What’s up with Susan Boyle?

I often have an adverse reaction to hype.  So, the fact that I do not hate Susan Boyle, and the incredible amount of hype she has generated in the past couple of weeks, is surprising to me, but the fact is, she has a pretty good voice.  The main problem that I have is the over-hyped situation associated with her.

I thought about the situation, and have come up with a few theories as to why this situation has blown up as much as it has.  Part of this has to do with the American Idol effect (Yes, I know she was on Britain’s Got Talent).  These types of programs offer several different stereotypical contestants.  Two of the main types are the ‘serious good contestant’ and the ‘complete bit contestant.’

The serious contestant is the one that the show thinks has a real possibility of competing.  They are usually very good singers, and average looking to decent looking or very good looking and decent singers.  Sometimes they offer the ‘total package’- the guy or girl who is both very good looking and a very good performer.  They go far in the competition.

The bit contestant is the one whose sole reason for being on the program is that he or she did not get enough attention as a child (no father figure), and has decided to make up for it in one impulsive spectacle that at best makes us laugh, but mostly makes us wonder why they, and the producers of the show are wasting our time.

Then, there is Susan Boyle.  I do not mean to be cruel, but it is not secret that she is not beautiful, quite the opposite.  As I said before, she can sing.  But is her voice that great?  Aren’t there lots and lots of singers out there who can sing that song just as well as she can?  The answer is ‘yes’.  So, what happened that catapulted her to fame so quickly?  I believe a lot of it had to do with expectations.  Those types of programs are built on expectations.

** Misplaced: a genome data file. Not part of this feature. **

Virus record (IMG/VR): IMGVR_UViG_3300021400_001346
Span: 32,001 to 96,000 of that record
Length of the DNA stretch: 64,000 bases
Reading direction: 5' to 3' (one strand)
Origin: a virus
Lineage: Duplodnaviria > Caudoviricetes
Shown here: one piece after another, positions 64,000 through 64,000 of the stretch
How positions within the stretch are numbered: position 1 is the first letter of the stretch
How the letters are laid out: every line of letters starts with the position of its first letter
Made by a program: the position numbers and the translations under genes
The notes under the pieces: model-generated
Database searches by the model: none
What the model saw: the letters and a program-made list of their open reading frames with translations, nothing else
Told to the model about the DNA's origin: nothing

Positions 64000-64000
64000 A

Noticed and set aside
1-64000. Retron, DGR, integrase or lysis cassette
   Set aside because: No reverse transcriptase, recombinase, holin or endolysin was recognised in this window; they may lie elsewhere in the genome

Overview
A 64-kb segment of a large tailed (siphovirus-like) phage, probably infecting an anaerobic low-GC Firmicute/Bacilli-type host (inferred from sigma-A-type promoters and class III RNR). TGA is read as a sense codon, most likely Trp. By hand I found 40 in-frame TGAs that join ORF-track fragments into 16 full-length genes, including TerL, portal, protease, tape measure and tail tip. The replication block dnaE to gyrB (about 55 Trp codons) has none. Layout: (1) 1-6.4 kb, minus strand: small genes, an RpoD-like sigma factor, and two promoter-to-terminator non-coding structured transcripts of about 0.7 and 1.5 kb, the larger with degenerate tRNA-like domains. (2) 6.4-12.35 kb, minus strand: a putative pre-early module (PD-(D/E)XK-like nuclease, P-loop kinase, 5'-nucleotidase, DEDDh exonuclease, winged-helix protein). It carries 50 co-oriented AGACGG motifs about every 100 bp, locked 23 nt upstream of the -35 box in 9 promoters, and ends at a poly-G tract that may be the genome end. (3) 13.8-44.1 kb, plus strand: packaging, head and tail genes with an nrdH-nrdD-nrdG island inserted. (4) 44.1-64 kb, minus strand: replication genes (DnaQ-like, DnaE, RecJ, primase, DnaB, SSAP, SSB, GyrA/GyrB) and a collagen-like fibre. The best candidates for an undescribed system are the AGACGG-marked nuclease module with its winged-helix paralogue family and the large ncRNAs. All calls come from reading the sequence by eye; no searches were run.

If  Adam Lambert, who has raised expectations very high on American Idol, came out this week and simply did a decent job, but not the great job (as he usually does), the judges would probably savage him because he would not be meeting their expectations for him.  While a guy like Scott MacIntyre, who recently left the show, received praise for doing a decent, but not great job after having a couple of off weeks.  He had lowered their expectations, and when he did better, he received praise.

This effect is multiplied in the case of Susan Boyle.  She came out, and the audience heard the collective giggles.  She looked silly, and she acted a little silly as well.  The expectation was that she would be one of the bits that provide a moment of comic relief on the show, and when she came out an sang a very nice version of the song “I Dreamed a Dream,” she so exceeded everyone’s expectations, that it was made to be more than it was.

The truth is that if a beautiful woman who looked like she belonged on the stage, had come out on the stage and performed as well as Susan, it would not have had nearly the impact that this performance did.  It all had to do with expectations.